Date of Award


Degree Type


Degree Name

Doctor of Philosophy (PhD)


Electrical Engineering

First Advisor

Walter Besio


For generations, humans dreamed about the ability to communicate and interact with machines through thought alone or to create devices that can peer into a person’s mind and thoughts. Researchers have developed new technologies to create brain computer interfaces (BCIs), communication systems that do not depend on the brain’s normal output pathways of peripheral nerves and muscles. The objective of the first part of this thesis is to develop a new BCI based on electroencephalography (EEG) to move a computer cursor over a short training period in real time. The work motivations of this part are to increase: speed and accuracy, as in BCI settings, subject has a few seconds to make a selection with a relatively high accuracy.

Recently, improvements have been developed to make EEG more accurate by increasing the spatial resolution. One such improvement is the application of the surface Laplacian to the EEG, the second spatial derivative. Tripolar concentric ring electrodes (TCREs) automatically perform the Laplacian on the surface potentials and provide better spatial selectivity and signal-to-noise ratio than conventional EEG that is recorded with conventional disc electrodes. Another important feature using TCRE is the capability to record the EEG and the TCRE EEG (tEEG) signals concurrently from the same location on the scalp for the same electrical activity coming from the brain. In this part we also demonstrate that tEEG signals can enable users to control a computer cursor rapidly in different directions with significantly higher accuracy during their first session of training for 1D and 2D cursor control.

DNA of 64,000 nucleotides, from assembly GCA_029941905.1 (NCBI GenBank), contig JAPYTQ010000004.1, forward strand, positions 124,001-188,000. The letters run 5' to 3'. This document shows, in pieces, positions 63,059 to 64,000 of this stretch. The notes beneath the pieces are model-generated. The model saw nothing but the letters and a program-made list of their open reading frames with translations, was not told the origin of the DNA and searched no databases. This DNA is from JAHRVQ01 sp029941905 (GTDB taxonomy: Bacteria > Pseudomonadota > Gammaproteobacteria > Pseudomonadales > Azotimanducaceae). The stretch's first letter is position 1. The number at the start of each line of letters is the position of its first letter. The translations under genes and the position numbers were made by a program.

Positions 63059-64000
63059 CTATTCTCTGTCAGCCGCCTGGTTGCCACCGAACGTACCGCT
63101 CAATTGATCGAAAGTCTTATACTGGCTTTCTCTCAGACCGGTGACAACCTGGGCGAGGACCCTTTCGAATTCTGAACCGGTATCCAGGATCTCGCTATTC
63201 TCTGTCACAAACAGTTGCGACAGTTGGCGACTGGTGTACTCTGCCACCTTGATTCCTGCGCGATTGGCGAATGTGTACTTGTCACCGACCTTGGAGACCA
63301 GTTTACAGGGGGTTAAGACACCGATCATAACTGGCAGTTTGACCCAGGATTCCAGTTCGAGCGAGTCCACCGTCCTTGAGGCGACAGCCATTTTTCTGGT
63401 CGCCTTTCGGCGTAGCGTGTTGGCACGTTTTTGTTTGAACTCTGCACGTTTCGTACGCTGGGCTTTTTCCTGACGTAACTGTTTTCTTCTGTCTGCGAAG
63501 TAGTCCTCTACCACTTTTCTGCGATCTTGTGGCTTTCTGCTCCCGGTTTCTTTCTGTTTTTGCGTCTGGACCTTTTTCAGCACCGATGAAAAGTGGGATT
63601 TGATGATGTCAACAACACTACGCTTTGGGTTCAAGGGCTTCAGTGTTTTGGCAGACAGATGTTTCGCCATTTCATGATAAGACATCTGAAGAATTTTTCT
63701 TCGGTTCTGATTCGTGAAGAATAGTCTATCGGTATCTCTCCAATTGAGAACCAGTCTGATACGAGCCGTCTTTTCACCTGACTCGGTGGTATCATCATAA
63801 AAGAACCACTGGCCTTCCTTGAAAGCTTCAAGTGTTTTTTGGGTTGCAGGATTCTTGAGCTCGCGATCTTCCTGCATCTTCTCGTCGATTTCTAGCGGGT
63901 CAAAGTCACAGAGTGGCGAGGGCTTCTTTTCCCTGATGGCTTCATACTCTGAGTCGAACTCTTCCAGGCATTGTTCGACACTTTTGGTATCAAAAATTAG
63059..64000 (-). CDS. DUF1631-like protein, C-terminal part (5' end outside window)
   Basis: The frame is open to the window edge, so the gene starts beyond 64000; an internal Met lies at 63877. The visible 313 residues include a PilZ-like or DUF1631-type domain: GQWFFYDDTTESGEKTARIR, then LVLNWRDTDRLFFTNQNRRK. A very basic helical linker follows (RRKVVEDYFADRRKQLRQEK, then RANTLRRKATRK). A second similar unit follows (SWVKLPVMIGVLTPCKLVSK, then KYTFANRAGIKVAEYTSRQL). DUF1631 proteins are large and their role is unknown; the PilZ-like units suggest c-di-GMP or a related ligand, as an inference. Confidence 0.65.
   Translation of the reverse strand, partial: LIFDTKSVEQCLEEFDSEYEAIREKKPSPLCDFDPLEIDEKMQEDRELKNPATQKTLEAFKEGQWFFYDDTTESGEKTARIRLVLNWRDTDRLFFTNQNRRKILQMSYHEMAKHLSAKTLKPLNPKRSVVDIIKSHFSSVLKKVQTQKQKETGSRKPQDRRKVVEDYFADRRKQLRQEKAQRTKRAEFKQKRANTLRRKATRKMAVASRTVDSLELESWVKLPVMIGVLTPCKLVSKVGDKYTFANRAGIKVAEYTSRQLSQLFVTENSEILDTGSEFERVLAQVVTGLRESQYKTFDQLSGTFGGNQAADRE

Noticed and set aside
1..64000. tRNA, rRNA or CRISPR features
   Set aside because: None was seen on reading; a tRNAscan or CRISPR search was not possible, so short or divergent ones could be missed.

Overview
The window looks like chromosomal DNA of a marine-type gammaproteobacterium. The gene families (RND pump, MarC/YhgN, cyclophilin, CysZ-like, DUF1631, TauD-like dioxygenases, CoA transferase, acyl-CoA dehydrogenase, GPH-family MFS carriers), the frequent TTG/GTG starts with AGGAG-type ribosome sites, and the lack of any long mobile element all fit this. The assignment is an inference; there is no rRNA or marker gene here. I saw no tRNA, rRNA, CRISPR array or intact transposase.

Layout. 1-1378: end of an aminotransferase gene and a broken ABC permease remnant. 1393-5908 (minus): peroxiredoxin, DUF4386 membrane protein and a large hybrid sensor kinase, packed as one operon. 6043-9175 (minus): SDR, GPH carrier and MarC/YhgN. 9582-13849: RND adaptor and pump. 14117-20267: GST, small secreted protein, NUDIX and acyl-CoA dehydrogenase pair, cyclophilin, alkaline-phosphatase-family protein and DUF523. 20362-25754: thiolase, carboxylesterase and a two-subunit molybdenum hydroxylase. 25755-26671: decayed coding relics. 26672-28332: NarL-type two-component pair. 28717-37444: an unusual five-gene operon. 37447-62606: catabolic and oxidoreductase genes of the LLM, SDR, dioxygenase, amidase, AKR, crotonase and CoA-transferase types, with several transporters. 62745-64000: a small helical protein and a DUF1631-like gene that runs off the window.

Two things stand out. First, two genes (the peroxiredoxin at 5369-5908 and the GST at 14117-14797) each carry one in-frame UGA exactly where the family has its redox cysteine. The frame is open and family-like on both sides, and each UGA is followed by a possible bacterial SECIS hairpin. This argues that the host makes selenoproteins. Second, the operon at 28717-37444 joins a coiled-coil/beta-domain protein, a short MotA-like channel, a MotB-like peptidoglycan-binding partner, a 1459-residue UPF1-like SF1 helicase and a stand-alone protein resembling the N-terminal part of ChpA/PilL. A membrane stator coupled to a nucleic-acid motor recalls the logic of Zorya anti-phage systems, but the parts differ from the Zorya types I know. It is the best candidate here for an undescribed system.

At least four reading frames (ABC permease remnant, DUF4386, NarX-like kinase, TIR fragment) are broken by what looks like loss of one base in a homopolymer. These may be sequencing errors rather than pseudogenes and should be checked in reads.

Output tracking control of non-minimum phase systems is a highly challenging problem encountered in many practical engineering applications. Classical inversion techniques provide exact output tracking but lead to internal instability, whereas modern inversion methods provide stable asymptotic tracking but produce large transient errors. Both methods provide an approximation of feedback control, which leads to non robust systems, very sensitive to noise, considerable tracking errors and a significant singularity problem. Aiming at the problem of system inversion to the true system, the objective of the second part of this thesis is to develop a new method based on true inversion for minimum phase system and approximate inversion for non-minimum phase systems. The proposed algorithm is automatic and has minimal computational complexities which make it suitable for real-time control.

The process to develop the proposed algorithm is partitioned into (1) minimum phase feedforward inverse filter, and (2) non-minimum phase inversion. In a minimum phase inversion, we consider the design of a feedforward controller to invert the response of a feedback loop that has stable zero locations. The complete control system consists of a feedforward controller cascaded with a closed-loop system. The outputs of the resulting inverse filter are delayed versions of the corresponding reference input signals, and delays are given by the vector relative degree of the closed-loop.